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Tax Reform May Mean Deferred Tax Adjustments for Community Banks

December 14, 2017

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The House of Representatives and Senate have both passed their own tax reform bills, and now a Congressional conference committee has finalized a consensus bill that will likely be voted on later this week. If passed and ultimately signed by the President, this bill would significantly reduce the corporate rate from 34% to 21%.

While the reduction of the corporate tax rate would be an overall, long-term benefit for community banks, there is the possibility that it could result in a short-term downside. Deferred tax assets and liabilities resulting from the timing difference between taxes payable and receivable on the bank’s financial statement and tax return will need to be adjusted. Since a bank’s deferred tax assets and liabilities are calculated by applying the expected corporate tax rate to be in effect when the assets or liabilities are realized, a drop in the tax rate would require banks to immediately revalue their deferred tax assets and liabilities.

For example, a community bank with an unfavorable $1,000,000 in timing differences would have recorded a $340,000 deferred tax asset. If Congress passes the tax reform bill and the corporate tax rate decreases to 21%, the bank would need to immediately revalue the deferred tax asset to $210,000. This change in the deferred tax asset would need to be recognized on the income statement through tax expense, in the year the corporate tax rate change is enacted, resulting in a $130,000 negative impact on earnings. This adjustment also applies to the unrealized gain/loss on available for sale investments and the related deferred tax asset or liability. The impact will be reflected in current operations, through tax expense, and not as a change to accumulated other comprehensive income. Note: the American Bankers Association (ABA) is currently lobbying FASB to address the unrealized gain/loss issue and have the effect go through other comprehensive income and not earnings.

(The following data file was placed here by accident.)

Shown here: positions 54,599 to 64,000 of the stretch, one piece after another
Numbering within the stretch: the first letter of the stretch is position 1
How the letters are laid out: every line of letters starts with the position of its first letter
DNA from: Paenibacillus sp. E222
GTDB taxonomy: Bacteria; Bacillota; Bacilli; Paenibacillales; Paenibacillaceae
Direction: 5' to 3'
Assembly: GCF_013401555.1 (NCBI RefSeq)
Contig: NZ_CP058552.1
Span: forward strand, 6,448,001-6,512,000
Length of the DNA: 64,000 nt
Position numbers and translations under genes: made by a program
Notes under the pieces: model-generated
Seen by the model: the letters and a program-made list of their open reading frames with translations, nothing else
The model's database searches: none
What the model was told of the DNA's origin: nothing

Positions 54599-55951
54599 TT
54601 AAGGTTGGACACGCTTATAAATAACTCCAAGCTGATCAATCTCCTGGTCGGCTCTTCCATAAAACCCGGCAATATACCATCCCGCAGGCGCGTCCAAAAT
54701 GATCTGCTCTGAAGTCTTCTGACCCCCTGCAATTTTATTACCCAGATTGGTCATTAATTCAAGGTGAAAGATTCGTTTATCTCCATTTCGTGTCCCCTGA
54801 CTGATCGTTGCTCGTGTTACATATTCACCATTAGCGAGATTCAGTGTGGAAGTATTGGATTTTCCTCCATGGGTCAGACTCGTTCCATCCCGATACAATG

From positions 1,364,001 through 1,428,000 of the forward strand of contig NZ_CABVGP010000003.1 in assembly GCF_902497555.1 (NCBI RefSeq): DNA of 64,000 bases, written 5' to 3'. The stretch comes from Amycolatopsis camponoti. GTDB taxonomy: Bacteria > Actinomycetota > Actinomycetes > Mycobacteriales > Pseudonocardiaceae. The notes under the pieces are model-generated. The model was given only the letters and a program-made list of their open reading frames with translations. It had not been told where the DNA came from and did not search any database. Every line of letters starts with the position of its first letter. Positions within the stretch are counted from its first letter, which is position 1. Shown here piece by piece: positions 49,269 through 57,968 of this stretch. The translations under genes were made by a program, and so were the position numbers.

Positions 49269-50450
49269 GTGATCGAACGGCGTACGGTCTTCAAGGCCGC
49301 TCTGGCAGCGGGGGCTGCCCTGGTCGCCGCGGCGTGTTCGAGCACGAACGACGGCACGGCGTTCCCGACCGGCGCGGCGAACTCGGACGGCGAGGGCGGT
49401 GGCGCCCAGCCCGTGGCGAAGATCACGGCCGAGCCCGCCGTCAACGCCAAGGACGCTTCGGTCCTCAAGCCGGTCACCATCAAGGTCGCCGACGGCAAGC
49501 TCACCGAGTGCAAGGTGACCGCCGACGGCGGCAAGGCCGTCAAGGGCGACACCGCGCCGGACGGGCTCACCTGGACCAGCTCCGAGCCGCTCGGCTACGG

While the legislation still needs to be passed and then signed by the President, banks should be aware of the impact the rate reduction may have on their financials. It is important to note that any revalue of these deferred tax assets or liabilities follow the signing of the bill and not the effective date of the bill. If you’d like more information or want to discuss how your institution may be impacted, contact CSH advisors Jon Plunkett at 513.338.8256 or [email protected], or Scott Deters at 513.768.7523 or [email protected].

All content provided in this article is for informational purposes only. Matters discussed in this article are subject to change. For up-to-date information on this subject please contact a Clark Schaefer Hackett professional. Clark Schaefer Hackett will not be held responsible for any claim, loss, damage or inconvenience caused as a result of any information within these pages or any information accessed through this site.

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